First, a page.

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Isolation of nontuberculous Mycobacteria from the environment of Buruli ulcer endemic communities in Ghana

Aboagye, Samuel Yaw and Danso, Emelia and Ampah, Kobina Assan and Nakobu, Zuliehatu and Asare, Prince and Otchere, Isaac Darko and Röltgen, Katharina and Yirenya-Tawiah, Dzidzo and Yeboah-Manu, Dorothy. (2016) Isolation of nontuberculous Mycobacteria from the environment of Buruli ulcer endemic communities in Ghana. Applied and Environmental Microbiology, 82 (14). pp. 4320-4329.

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Official URL: https://edoc.unibas.ch/64778/

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Abstract

This study aimed to isolate nontuberculous mycobacterial species from environmental samples obtained from some selected communities in Ghana. To optimize decontamination, spiked environmental samples were used to evaluate four decontamination solutions and supplemented media, after which the best decontamination solution and media were used for the actual analysis. The isolates obtained were identified on the basis of specific genetic sequences, including heat shock protein 65, IS2404, IS2606, rpoB, and the ketoreductase gene, as needed. Among the methods evaluated, decontamination with 1 M NaOH followed by 5% oxalic acid gave the highest rate of recovery of mycobacteria (50.0%) and the lowest rate of contamination (15.6%). The cultivation medium that supported the highest rate of recovery of mycobacteria was polymyxin B-amphotericin B-nalidixic acid-trimethoprim-azlocillin-supplemented medium (34.4%), followed by isoniazid-supplemented medium (28.1%). Among the 139 samples cultivated in the main analysis, 58 (41.7%) yielded mycobacterial growth, 70 (50.4%) had no growth, and 11 (7.9%) had all inoculated tubes contaminated. A total of 25 different mycobacterial species were identified. Fifteen species (60%) were slowly growing (e.g., Mycobacterium ulcerans, Mycobacterium avium, Mycobacterium mantenii, and Mycobacterium malmoense), and 10 (40%) were rapidly growing (e.g., Mycobacterium chelonae, Mycobacterium fortuitum, and Mycobacterium abscessus). The occurrence of mycobacterial species in the various environmental samples analyzed was as follows: soil, 16 species (43.2%); vegetation, 14 species (38.0%); water, 3 species (8.0%); moss, 2 species (5.4%); snail, 1 species (2.7%); fungi, 1 species (2.7%). This study is the first to report on the isolation of M. ulcerans and other medically relevant nontuberculous mycobacteria from different environmental sources in Ghana.; Diseases caused by mycobacterial species other than those that cause tuberculosis and leprosy are increasing. Control is difficult because the current understanding of how the organisms are spread and where they live in the environment is limited, although this information is needed to design preventive measures. Growing these organisms from the environment is also difficult, because the culture medium becomes overgrown with other bacteria that also live in the environment, such as in soil and water. We aimed to improve the methods for growing these organisms from environmental sources, such as soil and water samples, for better understanding of important mycobacterial ecology.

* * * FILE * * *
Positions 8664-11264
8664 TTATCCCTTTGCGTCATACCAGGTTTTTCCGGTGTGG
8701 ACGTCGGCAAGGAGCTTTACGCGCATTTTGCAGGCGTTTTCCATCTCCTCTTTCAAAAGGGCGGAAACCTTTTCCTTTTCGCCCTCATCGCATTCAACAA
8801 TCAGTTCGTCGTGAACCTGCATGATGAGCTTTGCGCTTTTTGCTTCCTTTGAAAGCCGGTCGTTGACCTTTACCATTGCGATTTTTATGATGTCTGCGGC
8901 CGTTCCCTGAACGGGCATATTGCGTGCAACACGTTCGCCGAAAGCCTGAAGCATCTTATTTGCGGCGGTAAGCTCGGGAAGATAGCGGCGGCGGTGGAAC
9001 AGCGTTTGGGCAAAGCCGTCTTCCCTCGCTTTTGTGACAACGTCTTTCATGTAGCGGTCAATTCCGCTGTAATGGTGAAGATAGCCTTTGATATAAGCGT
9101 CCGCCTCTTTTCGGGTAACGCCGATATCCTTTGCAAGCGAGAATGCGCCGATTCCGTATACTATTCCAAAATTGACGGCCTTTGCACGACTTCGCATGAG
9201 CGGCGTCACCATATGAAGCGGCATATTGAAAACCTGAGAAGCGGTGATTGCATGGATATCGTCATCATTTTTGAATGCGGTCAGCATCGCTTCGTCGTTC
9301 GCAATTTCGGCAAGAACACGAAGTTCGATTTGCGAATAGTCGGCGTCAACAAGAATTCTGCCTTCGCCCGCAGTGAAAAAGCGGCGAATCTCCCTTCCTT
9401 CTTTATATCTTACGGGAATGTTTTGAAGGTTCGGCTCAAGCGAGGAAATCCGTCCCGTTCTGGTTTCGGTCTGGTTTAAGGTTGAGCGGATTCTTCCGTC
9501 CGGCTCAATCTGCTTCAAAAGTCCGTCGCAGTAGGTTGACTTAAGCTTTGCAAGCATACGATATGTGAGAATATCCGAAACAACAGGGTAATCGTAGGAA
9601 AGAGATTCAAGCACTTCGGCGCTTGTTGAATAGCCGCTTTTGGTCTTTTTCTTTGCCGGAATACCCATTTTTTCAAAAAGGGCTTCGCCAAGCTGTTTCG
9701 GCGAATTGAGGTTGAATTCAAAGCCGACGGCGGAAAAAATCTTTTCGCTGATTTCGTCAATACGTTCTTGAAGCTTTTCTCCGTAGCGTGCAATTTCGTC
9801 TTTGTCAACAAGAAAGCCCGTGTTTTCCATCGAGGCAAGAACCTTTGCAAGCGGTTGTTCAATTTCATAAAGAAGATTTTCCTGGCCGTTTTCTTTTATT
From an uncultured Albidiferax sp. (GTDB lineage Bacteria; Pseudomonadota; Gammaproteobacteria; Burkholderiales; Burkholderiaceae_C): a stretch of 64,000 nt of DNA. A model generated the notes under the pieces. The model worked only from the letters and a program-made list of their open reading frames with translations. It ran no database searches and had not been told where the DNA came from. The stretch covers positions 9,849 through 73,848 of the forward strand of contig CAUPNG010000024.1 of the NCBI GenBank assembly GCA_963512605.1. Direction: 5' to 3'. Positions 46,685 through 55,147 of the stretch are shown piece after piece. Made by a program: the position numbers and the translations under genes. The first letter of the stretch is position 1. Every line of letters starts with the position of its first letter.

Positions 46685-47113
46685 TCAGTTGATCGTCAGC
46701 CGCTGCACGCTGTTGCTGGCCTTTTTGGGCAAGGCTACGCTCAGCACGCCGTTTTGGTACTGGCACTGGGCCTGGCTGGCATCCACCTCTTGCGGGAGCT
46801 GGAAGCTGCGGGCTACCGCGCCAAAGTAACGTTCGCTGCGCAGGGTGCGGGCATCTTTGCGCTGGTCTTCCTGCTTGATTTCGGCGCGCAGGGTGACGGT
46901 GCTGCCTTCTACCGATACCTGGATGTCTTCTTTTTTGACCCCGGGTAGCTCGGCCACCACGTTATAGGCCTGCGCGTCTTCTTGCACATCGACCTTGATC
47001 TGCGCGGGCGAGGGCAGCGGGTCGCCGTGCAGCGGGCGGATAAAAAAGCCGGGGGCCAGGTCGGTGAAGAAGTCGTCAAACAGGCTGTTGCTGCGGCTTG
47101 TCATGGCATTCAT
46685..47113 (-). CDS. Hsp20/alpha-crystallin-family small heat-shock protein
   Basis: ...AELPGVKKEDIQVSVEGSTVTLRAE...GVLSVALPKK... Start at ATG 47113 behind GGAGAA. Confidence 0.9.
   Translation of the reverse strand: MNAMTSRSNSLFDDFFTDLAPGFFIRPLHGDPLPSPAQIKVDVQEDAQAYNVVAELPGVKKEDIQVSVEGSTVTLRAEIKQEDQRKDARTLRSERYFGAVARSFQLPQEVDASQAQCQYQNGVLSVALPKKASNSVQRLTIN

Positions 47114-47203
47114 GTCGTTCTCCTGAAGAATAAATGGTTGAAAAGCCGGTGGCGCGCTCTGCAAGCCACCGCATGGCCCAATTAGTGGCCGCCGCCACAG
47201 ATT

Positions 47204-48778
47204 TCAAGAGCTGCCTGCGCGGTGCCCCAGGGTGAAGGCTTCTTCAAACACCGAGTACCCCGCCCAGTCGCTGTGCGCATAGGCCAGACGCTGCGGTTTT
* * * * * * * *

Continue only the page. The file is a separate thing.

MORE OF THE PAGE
Faculties and Departments:09 Associated Institutions > Swiss Tropical and Public Health Institute (Swiss TPH)
09 Associated Institutions > Swiss Tropical and Public Health Institute (Swiss TPH) > Department of Medical Parasitology and Infection Biology > Molecular Immunology (Pluschke)
UniBasel Contributors:Röltgen, Katharina
Item Type:Article, refereed
Article Subtype:Research Article
Publisher:American Society for Microbiology
ISSN:0099-2240
Note:Publication type according to Uni Basel Research Database: Journal article
Identification Number:
Last Modified:04 Jul 2018 12:12
Deposited On:04 Jul 2018 12:12

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